You can also join the official SteelSeries Discord to find other mechanical keyboard fans to chat with!
Editor’s Note: Play all 3 sample videos above at the same time to hear what the SteelSeries office sounds like.
- vertex 7
- blue switch keyboard
- gaming keyboard
- peripheral devices for games
- mechanical keyboard
- mechanical switches
- red switch keyboard
- remote work
Mechanical keyboards are so good because they provide an accurate and satisfying user experience. In addition, they help to increase typing speed and improve accuracy as each key has its own unique character. In addition, the spring under the keys makes it easier to press than most average keyboards on the market.
3. Drop CTRL High-Profile Mechanical Keyboard – Premium Pick
- Multiple switch option
- Customizable RGB
- USB-C port on both sides
- great design
- High profile
The Drop CTRL high profile mechanical keyboard is another loudest high profile mechanical keyboard with aluminum housing. The keyboard design is thicker and heavier, which gives you much more than you need. It’s a great choice for a loud keyboard; The aluminum case and floating keycap design help to build the perfect soundstage you need for a nice, clickable switch.
The aluminum frame makes everything about the keyboard rigid and durable. In addition, the high-profile Drop CTRL mechanical keyboard has multiple USB ports that allow you to choose a location convenient for you.
Moreover, the PBT keycap set takes your keyboard to another level of fantasy. The keyboard also comes with Cherry MX Blue switches with a distinctive loud clicking sound each time you press it. The keyboard supports hot-to-switch, which means you can customize your keyboard with ease.
The keyboard is ergonomically made to ensure your comfort. The Drop CTRL high-profile mechanical keyboard has two USB Type-C connectors that allow you to use the connector for charging devices and transferring data. The keyboard has 87 keys as opposed to its predecessor which has 67 keys in total.
The high-profile Drop CTRL mechanical keyboard is backlit and highly personalized with RGB backlighting. You can set millions of LEDs to a specific color or brighten things up using custom rainbow wave patterns. The Drop CTRL High-Profile mechanical keyboard is by far one of the loudest mechanical keyboards on the market.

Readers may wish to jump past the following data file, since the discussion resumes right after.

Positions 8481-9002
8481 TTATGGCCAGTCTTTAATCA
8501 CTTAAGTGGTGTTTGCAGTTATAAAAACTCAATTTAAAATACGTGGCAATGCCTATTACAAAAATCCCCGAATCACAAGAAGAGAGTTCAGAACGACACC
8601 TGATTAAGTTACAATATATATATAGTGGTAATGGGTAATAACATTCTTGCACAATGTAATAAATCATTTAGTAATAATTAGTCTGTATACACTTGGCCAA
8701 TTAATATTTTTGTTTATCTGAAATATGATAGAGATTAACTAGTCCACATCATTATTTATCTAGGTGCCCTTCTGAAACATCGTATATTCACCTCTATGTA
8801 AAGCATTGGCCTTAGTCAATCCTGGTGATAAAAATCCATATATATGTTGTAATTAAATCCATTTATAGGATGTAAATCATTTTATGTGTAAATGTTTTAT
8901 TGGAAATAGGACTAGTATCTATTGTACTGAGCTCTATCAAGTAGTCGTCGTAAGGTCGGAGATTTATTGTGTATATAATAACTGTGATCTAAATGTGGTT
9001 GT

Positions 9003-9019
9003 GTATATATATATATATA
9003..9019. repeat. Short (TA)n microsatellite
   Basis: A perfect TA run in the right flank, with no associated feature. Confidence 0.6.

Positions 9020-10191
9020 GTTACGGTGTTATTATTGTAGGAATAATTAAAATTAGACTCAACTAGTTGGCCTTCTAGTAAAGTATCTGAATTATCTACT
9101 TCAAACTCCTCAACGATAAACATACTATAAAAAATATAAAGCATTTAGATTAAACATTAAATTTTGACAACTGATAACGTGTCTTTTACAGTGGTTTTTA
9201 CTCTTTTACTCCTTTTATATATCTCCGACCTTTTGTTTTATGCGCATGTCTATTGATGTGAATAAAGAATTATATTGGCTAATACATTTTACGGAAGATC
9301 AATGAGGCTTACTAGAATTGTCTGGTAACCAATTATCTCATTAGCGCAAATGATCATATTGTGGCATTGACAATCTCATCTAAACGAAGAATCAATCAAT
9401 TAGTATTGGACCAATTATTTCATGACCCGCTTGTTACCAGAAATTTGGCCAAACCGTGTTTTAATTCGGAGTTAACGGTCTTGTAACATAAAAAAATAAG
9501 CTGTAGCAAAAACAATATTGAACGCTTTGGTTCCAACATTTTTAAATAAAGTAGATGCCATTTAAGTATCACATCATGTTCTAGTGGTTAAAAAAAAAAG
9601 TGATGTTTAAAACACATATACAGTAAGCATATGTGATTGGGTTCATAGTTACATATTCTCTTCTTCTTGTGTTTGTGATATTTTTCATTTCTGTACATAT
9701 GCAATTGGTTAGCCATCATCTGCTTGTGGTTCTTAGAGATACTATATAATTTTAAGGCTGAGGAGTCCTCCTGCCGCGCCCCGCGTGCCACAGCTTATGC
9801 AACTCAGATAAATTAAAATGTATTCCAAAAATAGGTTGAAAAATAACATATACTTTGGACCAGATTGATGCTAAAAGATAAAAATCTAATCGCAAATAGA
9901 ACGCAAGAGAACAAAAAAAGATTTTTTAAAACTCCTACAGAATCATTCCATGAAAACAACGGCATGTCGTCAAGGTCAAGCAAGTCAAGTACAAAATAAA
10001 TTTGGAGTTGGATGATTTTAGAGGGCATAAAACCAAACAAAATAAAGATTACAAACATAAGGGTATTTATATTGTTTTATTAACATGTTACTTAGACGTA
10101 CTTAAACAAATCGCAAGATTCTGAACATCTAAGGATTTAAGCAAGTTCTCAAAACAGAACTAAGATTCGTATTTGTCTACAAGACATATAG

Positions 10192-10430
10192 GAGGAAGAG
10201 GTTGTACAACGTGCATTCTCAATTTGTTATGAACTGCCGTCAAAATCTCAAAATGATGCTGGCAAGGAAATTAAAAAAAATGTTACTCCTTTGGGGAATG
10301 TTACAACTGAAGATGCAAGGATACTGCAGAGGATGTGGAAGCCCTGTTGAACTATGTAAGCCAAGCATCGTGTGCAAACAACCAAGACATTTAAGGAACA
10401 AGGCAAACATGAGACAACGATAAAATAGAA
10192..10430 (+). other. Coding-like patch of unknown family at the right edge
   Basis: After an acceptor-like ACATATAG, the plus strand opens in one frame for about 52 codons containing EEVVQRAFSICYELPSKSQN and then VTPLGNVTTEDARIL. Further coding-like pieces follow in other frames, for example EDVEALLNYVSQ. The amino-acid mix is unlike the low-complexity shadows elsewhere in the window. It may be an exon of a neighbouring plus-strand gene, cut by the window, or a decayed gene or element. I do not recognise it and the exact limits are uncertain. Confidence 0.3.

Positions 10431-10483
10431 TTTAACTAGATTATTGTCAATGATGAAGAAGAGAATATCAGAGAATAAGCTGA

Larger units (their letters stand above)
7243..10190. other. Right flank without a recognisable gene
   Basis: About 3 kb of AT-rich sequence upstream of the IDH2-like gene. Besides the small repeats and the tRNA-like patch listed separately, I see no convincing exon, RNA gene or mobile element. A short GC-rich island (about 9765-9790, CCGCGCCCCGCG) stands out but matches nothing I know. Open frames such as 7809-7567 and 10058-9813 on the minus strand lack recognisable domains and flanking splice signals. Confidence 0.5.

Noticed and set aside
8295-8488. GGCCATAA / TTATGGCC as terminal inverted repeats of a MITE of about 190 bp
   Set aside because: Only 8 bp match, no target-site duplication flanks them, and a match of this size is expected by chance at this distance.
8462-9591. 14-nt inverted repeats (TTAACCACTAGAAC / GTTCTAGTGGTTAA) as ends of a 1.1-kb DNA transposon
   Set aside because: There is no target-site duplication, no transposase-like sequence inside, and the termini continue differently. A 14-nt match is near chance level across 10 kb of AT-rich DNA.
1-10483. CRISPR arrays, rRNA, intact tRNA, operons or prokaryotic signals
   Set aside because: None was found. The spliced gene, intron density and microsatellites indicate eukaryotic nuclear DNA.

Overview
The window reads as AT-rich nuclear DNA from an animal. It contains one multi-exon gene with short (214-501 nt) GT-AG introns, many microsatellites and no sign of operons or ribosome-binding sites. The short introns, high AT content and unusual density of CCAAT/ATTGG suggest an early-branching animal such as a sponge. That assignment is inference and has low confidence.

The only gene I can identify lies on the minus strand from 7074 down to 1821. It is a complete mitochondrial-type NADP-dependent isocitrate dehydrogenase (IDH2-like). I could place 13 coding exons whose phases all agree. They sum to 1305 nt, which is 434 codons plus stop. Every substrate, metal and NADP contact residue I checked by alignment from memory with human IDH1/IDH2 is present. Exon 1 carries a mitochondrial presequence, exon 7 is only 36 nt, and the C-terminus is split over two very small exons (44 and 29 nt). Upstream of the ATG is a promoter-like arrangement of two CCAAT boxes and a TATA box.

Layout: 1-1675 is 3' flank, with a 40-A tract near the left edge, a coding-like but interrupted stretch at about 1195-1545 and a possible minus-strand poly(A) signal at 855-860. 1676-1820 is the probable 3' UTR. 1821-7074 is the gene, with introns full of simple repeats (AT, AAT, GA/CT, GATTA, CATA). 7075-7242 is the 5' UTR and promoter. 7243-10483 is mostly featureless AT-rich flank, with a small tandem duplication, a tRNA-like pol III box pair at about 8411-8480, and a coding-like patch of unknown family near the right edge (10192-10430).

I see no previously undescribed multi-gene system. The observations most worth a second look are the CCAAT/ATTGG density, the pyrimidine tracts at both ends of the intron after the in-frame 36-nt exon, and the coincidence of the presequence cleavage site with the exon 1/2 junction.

4. Ducky One 2 Mini RGB Keyboard – Runner Up
- Perfect light effect
- Compact design
- PBT keys
The Ducky One RGB 2 Mini keyboard needs no introduction. This is one of the keyboards that has taken the keyboard industry by storm. The keyboard is a 60% keyboard with a sleek design with tons of customization options available.
We consider the Ducky Mini RGB One 2 keyboard a premium keyboard, even though it came second on our list. It features reliable Cherry MX switches with high-quality PBT double keycaps, making it portable and lightweight. What’s more, the keyboard has a completely new frame design, USB Type-C connector, RGB LED backlight and 3 levels adjustable feet to make it comfortable when using it.
The Ducky One RGB 2 Mini Keyboard has high-quality Doubleshot PBT keycaps that are better than ABS keycaps. In addition, the keycaps are slightly textured and will not get greasy over time. The keyboard also offers a lot of Cherry MX options, including Black, Fast, Blue, Brown, Red, and Soft Red.
Overall, the Ducky One RGB 2 Mini Keyboard is a fantastic option with numerous features and a compact design that makes it beautiful. If you want a loud mechanical keyboard without losing the numeric keypad, but need space, this keyboard is your best choice.
There are a lot of great options out there if you’re looking for a clickable switch. We highly recommend Drop ALT as the keyboard has great build quality along with hot swappable switches so you can really find the best clickable switch for the best keyboard experience.